Festival Première on 6th July 1994 at the Nationaltheater
General Director Peter Jonas talks to stage director David Alden (1994)
Peter Jonas: You're working for the first time in Germany, yet fifteen years have passed since your début at the Met, when you got rave reviews from the critics for your Wozzeck production. Since that time you have been described as a radical, who has gradually matured without ever losing the provocative sharpness of his style.
David Alden: In 1976 I visited Europe, looked at everything and had a chance to absorb what Strehler, Kupfer, Neuenfels and Berghaus were doing. That was a revelation for me, which uncovered and articulated what had been occupying my own consciousness with burning intensity. My first work in Europe was Rigoletto at the Scottish Opera in the late seventies, and, as far as I know, it unleashed a flood of stylistic controversy. In England, it was still very early to speak directly to the audience with the style I was attempting and place passion and schizophrenia on the stage. The outcry of the critics didn't bother me then, nor does it today, because it is post-coital - sometimes interesting and amusing, but always "post factum". I had my joy at the rehearsals, and then in the performances, which I repeatedly attend when I like what I've done. If I don't like it, I run away from the scene of the crime.
Peter Jonas: Many people have said your work is too angry. What do you say to that?
David Alden: Yes, I believe there is plenty of rage in my stagings, but it is also combined with passionate emotions, with longing and sometimes with tenderness as well. A high tension that upsets people - that's the style I'm striving for. It all has to do with the way I myself react to the music. I respond very intensively to music, and this intensity which comes from the score must find its equivalent in the dramatic power of the performance and the visual depiction on the stage. I am obsessed with music - it gives me energy and my works a certain nervous tension.
Peter Jonas: Critics say your work has become more mature - and you've matured yourself, or more simply stated, have just grown older. How do you believe this has changed or further developed your style?
David Alden: The older you get the more experience you gain. You simply see more possibilities in a given situation. I personally tend toward living more and more dangerously, and that has an effect on my work. On the other hand, when you get older and add experience, your approach to every work becomes more difficult. There is much existential anxiety connected with that, which certainly comes from my own being and the electricity that builds up at the rehearsals.
Peter Jonas: Now you are doing your first Wagner here in Munich. What's your attitude toward Wagner? Why has his work come along so late in your artistic development?
David Alden: Actually I didn't arrive at Wagner all that late in my development. I've been absorbed with Wagner since I was sixteen: Wagner's works were my earliest passion, and have remained so for thirty years. I've read everything I could get my hands on - about the man himself and his works. Wagner is an obsession in my life, just as the Wagnerian obsession in the lives of many people comes and goes. I simply waited until the right offer at the right time for the right place came along, and this waiting period lasted more than twenty years.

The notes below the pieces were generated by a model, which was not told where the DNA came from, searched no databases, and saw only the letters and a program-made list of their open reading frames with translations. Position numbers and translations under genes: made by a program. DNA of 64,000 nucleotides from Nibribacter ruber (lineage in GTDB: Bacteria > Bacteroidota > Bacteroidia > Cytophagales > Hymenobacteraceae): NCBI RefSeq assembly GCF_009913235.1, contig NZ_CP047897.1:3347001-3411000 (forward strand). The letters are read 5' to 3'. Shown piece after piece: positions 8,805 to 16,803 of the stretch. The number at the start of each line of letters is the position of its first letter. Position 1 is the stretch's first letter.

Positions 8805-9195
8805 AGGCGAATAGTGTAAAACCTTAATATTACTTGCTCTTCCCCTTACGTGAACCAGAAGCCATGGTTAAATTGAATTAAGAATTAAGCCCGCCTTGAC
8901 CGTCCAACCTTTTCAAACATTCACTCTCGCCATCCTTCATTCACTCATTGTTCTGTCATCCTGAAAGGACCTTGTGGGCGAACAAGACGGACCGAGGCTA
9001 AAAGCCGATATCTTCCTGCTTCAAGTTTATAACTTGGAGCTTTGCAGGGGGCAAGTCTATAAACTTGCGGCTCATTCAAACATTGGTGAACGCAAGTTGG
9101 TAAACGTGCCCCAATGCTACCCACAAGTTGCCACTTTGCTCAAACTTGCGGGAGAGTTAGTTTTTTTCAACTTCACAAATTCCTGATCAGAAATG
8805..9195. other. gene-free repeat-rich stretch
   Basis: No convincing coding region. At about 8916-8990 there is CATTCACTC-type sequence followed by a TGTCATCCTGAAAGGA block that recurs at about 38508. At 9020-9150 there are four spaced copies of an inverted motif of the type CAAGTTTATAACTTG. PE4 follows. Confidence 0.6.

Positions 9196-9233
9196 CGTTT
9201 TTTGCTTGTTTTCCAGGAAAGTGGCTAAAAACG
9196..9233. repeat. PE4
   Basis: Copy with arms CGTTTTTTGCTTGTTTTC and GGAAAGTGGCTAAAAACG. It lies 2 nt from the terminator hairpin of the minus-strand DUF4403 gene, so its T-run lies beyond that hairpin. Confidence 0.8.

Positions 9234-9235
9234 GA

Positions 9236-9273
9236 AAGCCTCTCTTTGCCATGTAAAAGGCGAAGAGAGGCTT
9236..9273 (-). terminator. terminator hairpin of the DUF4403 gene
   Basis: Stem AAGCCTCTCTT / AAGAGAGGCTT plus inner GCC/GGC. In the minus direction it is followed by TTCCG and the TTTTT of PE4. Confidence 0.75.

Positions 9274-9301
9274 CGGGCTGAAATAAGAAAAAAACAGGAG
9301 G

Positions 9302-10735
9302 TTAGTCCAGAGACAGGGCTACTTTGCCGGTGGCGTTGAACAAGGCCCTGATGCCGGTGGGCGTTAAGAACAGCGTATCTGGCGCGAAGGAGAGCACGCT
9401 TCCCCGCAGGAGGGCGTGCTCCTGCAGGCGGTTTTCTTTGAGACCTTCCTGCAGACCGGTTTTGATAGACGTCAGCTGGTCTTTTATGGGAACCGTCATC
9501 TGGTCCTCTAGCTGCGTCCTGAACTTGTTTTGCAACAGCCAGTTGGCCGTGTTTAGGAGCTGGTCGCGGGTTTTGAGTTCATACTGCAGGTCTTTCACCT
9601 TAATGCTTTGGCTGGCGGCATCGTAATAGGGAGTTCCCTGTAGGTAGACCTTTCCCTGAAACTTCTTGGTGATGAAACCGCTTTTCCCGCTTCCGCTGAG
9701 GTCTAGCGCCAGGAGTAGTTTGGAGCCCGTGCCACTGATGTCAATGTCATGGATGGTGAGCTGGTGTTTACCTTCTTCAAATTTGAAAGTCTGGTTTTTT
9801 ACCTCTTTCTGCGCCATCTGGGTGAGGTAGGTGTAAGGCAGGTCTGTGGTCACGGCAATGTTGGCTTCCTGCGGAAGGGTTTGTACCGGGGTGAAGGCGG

Peter Jonas: Does Tannhäuser bring along any specific problems?
David Alden: Every work brings along specific problems, but Tannhäuser is a gift for any stage director. The opera is an incredible work of fantasy. It swarms with personal matters and the things he had struggled with all his life. It is a compendium of all those elements that would come along later, and that makes it harder to find a way through the different approaches to the piece and to discover what we consider its quintessence. But if all you ever had to struggle with were those problems: having to cope with too much material. No, Tannhäuser is a powerful challenge. The thing I love about Wagner's work is the subliminal, the erotic, the visionary factor - and that's how I stage things as well. I try to acquire an awareness of the archetypes, images and symbols and bring them to the surface; the music was composed to be interpreted that way. Wagner has nothing to do with realism or naturalism, but his work rather expresses the mental landscape of a man, treats sections of his personality that may be in conflict with one another - and people who may seem real but are in actual fact products of his dreams, which he can use or not as he pleases. It has to do with the strata of a personality.
Peter Jonas: Can you describe Tannhäuser's dilemma?
David Alden: Oh, I identify very keenly with the character of Tannhäuser. Most artists, when they meditate on the world, will identify with this figure on one level or another. Tannhäuser is conventionally described as a man torn back and forth between divine and earthly love. I wouldn't describe it like that at all. I think the issue here is the imagination of the artist, how he works and the inner source of creativity. What forces a human being to be an artist? It has to do with whether the artist can establish himself in the world, and how the world reacts to him. The entire metaphoric context of the virgin and the whore in this opera, the celestial and the terrestrial is only one of the levels of the many conflicts and problems, because sexuality and artistic creativity in this work are metaphors for one another. The third great theme is religion and the eternal awareness of a human being of having been born guilty, and it has to do with the fact that the sensuous nature of a person is something that fills him with profound horror, for which he must do penitence and which he must run away from.
English translation by Donald Arthur
© Bavarian State Opera